that winter weather away! Did you get to a school only to find out your student
is not there? In the winter, snowshoe storage means that you can take a quick
walk in the fresh air while you wait for your next student.
11. Finally,
the largest storage section of our Tiny Car Office. Files are neatly organized
in these bins for easy access. Frequently used assessments, books, and teaching
materials are also organized and right where you need them.
12. Schools
don’t always have the specific materials we need. Art supplies, dry erase
boards, toys and manipulatives are all stored in this crate system.
13. Do
you need to stop at the grocery store on your way home? Maybe you forgot an
item you need for a session and need to run into the dollar store quickly to
pick up a new one. Reusable shopping bags have their own storage on the side
for those last minute shopping trips.
14. Again
with the exercise! As a triathlete and marathon runner, fitness is important to
me and I’ll never make an excuse to skip a workout! However, especially in the
winter when it gets dark early, it can be hard to fit in a long run when I’m at
schools late. This closet of workout clothes and space for running shoes means
that wherever I am, I can stop, quickly change and get in a run before heading
home.
Mastering the art of working from a Tiny Car
Office means never having to sacrifice while out on the road. You too can have
it all! Now, who’s ready to join me in this trendy movement? J

Hear Me Out

Hear Me Out is produced by Mainstream Services at Clarke Schools for Hearing and Speech as part of our mission to support children with hearing loss and the professionals who serve them.

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About the Hear Me Out Blog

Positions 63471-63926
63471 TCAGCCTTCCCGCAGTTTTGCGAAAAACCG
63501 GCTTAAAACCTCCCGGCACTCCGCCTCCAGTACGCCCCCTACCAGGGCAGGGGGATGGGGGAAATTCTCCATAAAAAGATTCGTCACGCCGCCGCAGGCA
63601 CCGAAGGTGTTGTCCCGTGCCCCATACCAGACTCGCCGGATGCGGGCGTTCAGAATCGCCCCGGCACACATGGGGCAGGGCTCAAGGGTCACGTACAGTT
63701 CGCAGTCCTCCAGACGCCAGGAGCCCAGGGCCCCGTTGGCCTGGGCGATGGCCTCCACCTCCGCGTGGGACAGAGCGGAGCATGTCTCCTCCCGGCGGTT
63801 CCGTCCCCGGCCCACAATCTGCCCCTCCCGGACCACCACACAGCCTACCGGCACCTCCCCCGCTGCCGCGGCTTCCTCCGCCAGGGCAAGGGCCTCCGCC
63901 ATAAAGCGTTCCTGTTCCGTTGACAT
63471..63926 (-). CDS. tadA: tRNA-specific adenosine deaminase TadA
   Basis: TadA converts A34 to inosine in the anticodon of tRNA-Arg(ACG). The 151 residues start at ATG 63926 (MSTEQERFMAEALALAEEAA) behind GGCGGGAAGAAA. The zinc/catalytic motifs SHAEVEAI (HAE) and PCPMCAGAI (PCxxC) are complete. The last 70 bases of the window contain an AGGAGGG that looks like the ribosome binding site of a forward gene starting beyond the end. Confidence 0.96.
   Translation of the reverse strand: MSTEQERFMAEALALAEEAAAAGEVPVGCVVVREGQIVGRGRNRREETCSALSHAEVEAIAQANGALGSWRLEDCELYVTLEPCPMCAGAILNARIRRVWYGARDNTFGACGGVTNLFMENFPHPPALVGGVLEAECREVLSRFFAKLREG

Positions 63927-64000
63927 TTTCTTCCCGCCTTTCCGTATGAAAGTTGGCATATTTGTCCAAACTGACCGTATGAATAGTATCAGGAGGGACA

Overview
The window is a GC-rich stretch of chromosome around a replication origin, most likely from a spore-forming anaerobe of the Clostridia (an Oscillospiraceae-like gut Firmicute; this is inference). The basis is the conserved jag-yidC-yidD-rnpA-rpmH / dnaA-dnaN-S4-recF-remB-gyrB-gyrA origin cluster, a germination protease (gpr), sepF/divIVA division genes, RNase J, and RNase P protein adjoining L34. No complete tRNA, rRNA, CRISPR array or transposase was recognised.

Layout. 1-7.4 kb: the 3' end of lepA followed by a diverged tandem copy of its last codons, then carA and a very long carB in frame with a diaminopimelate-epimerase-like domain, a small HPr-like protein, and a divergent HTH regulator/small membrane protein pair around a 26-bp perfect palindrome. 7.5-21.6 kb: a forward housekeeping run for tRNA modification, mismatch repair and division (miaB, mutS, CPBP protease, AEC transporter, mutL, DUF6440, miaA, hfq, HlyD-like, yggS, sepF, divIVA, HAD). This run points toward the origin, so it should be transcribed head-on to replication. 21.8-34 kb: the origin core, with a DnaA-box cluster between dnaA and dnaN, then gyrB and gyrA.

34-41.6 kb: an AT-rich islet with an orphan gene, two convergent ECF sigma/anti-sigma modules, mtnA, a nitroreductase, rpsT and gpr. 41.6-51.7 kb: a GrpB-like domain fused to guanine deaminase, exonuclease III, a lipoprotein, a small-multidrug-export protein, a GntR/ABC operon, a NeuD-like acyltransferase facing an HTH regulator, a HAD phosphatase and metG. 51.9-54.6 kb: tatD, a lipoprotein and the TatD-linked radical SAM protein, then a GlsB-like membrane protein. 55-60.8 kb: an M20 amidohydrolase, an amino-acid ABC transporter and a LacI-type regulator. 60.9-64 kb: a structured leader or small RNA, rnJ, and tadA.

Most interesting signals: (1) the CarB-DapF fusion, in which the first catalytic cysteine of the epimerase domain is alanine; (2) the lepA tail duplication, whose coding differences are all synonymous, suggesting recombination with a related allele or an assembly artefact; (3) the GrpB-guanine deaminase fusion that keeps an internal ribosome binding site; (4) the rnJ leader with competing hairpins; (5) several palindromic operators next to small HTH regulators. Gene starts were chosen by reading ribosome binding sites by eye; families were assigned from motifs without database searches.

Itinerant teachers of the deaf (TOD) provide direct services to children with hearing loss in mainstream schools, consultation to their teachers, and professional development to school staff. Itinerant TODs travel to a child’s neighborhood school to provide one-on-one educational support, foster listening and spoken language development, and help children build social and self-advocacy skills. They also act as a liaison between the family and their mainstream school. Hear Me Out provides a unique forum for these special teachers to share their experiences as they grow as professionals.

Hear Me Out is produced by Mainstream Services at Clarke Schools for Hearing and Speech as part of our mission to support children with hearing loss and the professionals who serve them.

Hear Me Out Blog

About the Author

Heather Stinson (CAGS, MED, S/LP-A) received her master’s degree in Education of the Deaf from Smith College in 2006 and a graduate certificate in Children, Families, and Schools (with a concentration in research methodology) from the University of Massachusetts in 2012. In addition to her many years of experience working with children with hearing loss who communicate using listening and spoken language, Heather has also worked as a preschool classroom teacher.

Heather has presented both locally and nationally on issues related to mainstreaming students with hearing loss and is a contributing author to Odyssey magazine. Heather currently works as an itinerant teacher of the deaf and hard of hearing at Clarke Mainstream Services, a program of Clarke Schools for Hearing and Speech.